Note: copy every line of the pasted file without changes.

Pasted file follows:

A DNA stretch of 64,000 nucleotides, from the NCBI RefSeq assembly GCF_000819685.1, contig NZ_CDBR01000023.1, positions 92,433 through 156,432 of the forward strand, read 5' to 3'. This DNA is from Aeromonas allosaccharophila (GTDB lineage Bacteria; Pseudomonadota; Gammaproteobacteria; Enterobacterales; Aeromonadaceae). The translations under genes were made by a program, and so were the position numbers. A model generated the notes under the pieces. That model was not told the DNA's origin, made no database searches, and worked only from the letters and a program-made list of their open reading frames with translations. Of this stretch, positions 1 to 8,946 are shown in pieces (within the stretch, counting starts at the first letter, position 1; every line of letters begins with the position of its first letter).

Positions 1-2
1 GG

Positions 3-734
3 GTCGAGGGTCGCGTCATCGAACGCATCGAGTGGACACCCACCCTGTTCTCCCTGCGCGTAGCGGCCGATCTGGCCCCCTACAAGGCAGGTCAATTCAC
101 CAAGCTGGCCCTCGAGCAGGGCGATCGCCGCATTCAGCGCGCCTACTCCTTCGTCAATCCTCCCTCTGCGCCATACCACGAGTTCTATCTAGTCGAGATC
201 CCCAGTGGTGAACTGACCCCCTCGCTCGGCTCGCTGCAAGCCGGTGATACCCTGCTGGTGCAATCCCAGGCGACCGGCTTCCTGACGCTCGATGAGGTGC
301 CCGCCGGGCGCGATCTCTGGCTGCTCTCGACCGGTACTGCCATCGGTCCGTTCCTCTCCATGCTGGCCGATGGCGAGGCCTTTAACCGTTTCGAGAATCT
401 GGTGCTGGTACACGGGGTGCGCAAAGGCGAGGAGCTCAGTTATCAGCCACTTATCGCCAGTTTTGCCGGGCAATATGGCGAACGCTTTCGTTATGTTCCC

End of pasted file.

A DNA stretch of 64,000 nucleotides, from the NCBI RefSeq assembly GCF_000819685.1, contig NZ_CDBR01000023.1, positions 92,433 through 156,432 of the forward strand, read 5' to 3'. This DNA is from Aeromonas allosaccharophila (GTDB lineage Bacteria; Pseudomonadota; Gammaproteobacteria; Enterobacterales; Aeromonadaceae). The translations under genes were made by a program, and so were the position numbers. A model generated the notes under the pieces. That model was not told the DNA's origin, made no database searches, and worked only from the letters and a program-made list of their open reading frames with translations. Of this stretch, positions 1 to 8,946 are shown in pieces (within the stretch, counting starts at the first letter, position 1; every line of letters begins with the position of its first letter).

Positions 1-2
1 GG

Positions 3-734
3 GTCGAGGGTCGCGTCATCGAACGCATCGAGTGGACACCCACCCTGTTCTCCCTGCGCGTAGCGGCCGATCTGGCCCCCTACAAGGCAGGTCAATTCAC
101 CAAGCTGGCCCTCGAGCAGGGCGATCGCCGCATTCAGCGCGCCTACTCCTTCGTCAATCCTCCCTCTGCGCCATACCACGAGTTCTATCTAGTCGAGATC
201 CCCAGTGGTGAACTGACCCCCTCGCTCGGCTCGCTGCAAGCCGGTGATACCCTGCTGGTGCAATCCCAGGCGACCGGCTTCCTGACGCTCGATGAGGTGC
301 CCGCCGGGCGCGATCTCTGGCTGCTCTCGACCGGTACTGCCATCGGTCCGTTCCTCTCCATGCTGGCCGATGGCGAGGCCTTTAACCGTTTCGAGAATCT
401 GGTGCTGGTACACGGGGTGCGCAAAGGCGAGGAGCTCAGTTATCAGCCACTTATCGCCAGTTTTGCCGGGCAATATGGCGAACGCTTTCGTTATGTTCCC